The thousands of dollars paid initially and over the last twenty-one years could have, and certainly would have, been invested into the business instead. We needed to make investments in equipment, procedures, training and more that would have made us more productive and more competitive. A substantial sum of this money could have paid for a new heavy truck. As it is, our heavy truck is 20 years old with 700,000 miles on it. I could have paid for a new forklift. As it is, our 15 year old spare forklift just put a rod through the engine block. It remains to be seen how these particular equipment problems will affect our business and our employees, but it is likely to add to the challenges both face.

The hundreds of hours spent by my father, my brother, and myself would have been used providing even better service to our customers, the lifeblood of ours or any business. It would have been used finding more and better suppliers of our plants and garden products. It would have been used searching for additional qualified staff to help our business prosper.

The chance to use this money and this time as we would have chosen was foregone due to the existence of inheritance tax. The money and time that would have added to the potential prosperity of our business and those who work with us was instead intercepted and, in my opinion, squandered in the name of envy and jealousy.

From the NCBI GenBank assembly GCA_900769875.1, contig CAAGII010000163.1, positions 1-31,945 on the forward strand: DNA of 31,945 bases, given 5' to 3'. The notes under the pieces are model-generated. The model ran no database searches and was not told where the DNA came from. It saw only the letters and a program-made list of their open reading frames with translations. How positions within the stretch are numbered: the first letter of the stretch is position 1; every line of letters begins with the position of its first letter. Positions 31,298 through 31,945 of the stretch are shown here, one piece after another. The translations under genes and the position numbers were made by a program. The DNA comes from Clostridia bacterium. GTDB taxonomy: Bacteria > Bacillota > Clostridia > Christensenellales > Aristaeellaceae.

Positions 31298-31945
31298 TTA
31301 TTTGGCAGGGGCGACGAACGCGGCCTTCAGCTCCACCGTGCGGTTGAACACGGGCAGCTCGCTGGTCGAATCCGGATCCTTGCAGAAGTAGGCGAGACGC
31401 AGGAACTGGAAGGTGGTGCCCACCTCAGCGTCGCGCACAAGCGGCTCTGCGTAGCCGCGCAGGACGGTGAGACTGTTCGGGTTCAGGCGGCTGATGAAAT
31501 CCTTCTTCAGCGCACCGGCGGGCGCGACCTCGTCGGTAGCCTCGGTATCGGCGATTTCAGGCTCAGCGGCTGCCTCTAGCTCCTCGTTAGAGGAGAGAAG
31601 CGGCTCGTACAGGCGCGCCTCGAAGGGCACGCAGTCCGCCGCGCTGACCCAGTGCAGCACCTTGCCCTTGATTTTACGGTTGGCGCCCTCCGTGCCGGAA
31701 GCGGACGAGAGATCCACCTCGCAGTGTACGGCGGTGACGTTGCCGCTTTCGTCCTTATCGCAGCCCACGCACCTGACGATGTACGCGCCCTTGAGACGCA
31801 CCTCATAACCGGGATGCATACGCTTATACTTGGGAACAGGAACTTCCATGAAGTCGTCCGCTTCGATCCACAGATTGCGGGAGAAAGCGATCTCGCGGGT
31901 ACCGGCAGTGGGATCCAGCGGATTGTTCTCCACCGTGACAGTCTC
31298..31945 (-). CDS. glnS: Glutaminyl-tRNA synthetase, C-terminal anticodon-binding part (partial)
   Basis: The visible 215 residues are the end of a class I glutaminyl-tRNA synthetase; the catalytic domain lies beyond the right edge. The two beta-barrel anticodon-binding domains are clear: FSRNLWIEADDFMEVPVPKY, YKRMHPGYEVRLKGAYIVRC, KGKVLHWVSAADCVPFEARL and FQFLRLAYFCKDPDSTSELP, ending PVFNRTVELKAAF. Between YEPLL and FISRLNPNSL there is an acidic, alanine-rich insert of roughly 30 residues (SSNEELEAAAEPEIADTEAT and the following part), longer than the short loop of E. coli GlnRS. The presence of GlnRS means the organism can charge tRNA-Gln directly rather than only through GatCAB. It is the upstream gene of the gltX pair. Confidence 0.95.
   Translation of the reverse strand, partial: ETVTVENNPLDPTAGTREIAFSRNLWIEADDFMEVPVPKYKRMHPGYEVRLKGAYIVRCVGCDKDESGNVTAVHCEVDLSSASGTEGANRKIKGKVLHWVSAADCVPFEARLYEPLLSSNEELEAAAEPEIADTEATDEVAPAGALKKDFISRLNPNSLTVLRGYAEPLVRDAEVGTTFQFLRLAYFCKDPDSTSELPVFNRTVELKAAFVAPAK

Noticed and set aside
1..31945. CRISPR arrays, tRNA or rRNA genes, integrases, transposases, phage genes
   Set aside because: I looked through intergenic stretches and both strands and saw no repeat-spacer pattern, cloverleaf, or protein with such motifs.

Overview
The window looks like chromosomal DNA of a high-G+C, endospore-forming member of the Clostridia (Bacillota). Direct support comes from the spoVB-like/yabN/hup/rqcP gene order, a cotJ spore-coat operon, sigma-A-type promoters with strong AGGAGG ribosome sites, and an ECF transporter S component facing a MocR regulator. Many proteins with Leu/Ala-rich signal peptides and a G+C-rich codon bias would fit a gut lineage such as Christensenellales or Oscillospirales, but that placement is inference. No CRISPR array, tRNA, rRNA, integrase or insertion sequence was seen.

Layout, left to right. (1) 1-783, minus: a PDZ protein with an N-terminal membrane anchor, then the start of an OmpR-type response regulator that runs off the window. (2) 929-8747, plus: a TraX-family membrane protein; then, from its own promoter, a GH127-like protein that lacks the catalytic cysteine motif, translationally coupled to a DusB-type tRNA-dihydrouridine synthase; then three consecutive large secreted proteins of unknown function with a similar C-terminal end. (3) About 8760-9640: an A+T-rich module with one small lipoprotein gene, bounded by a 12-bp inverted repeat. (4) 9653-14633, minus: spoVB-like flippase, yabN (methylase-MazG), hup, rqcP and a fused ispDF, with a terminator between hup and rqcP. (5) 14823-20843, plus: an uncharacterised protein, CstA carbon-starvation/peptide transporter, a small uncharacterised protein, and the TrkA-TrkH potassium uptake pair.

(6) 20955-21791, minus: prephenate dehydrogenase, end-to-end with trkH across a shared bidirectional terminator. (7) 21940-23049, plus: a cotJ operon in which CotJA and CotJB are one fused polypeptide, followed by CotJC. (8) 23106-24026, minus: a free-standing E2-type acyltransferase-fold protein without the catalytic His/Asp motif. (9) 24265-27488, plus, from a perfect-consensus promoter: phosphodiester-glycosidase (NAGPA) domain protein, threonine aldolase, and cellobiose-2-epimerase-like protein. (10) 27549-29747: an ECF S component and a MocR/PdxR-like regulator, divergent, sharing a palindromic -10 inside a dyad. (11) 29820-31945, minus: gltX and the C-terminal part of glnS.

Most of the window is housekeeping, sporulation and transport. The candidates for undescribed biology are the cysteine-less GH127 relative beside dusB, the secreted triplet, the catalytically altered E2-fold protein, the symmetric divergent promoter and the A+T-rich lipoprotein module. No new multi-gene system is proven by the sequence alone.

I am in my mid-50’s and it is time for me to begin this same process all over again. It frustrates me to know how much money and time I will be forced to spend in order for the next generation to at least have a chance in this family business. Without the existence of inheritance tax, it would be unnecessary to expend nearly as much to achieve this goal.

My business is just one little place in one city in Indiana. It is worth noting that within a mile of my business is a foundry, an independent grocery store, a machine shop, a car dealership, and more than a dozen others that are all small family businesses. I know almost all these business owners and I know that each one of them dealt with this issue in a similar fashion. If it is true in one small area of my city, just think how many times this story is repeated all over our state. Now think of all the money and time that would have gone into reinvesting in all those businesses across the state and the jobs and opportunity that would have been created.

In every political campaign, every candidate will talk about the desire, the necessity of creating jobs. Here is a way to do it. It is a shame that we continue forcing these actions and expenditures on family businesses and I urge you to take action now to get off the backs, get out of the wallets, and get out of the way of these Hoosier business owners.

I thank you for your time and would be happy to answer any questions regarding my comments or experiences.

 

Note:  Corroborating testimony is available from the American Family Business Institute here.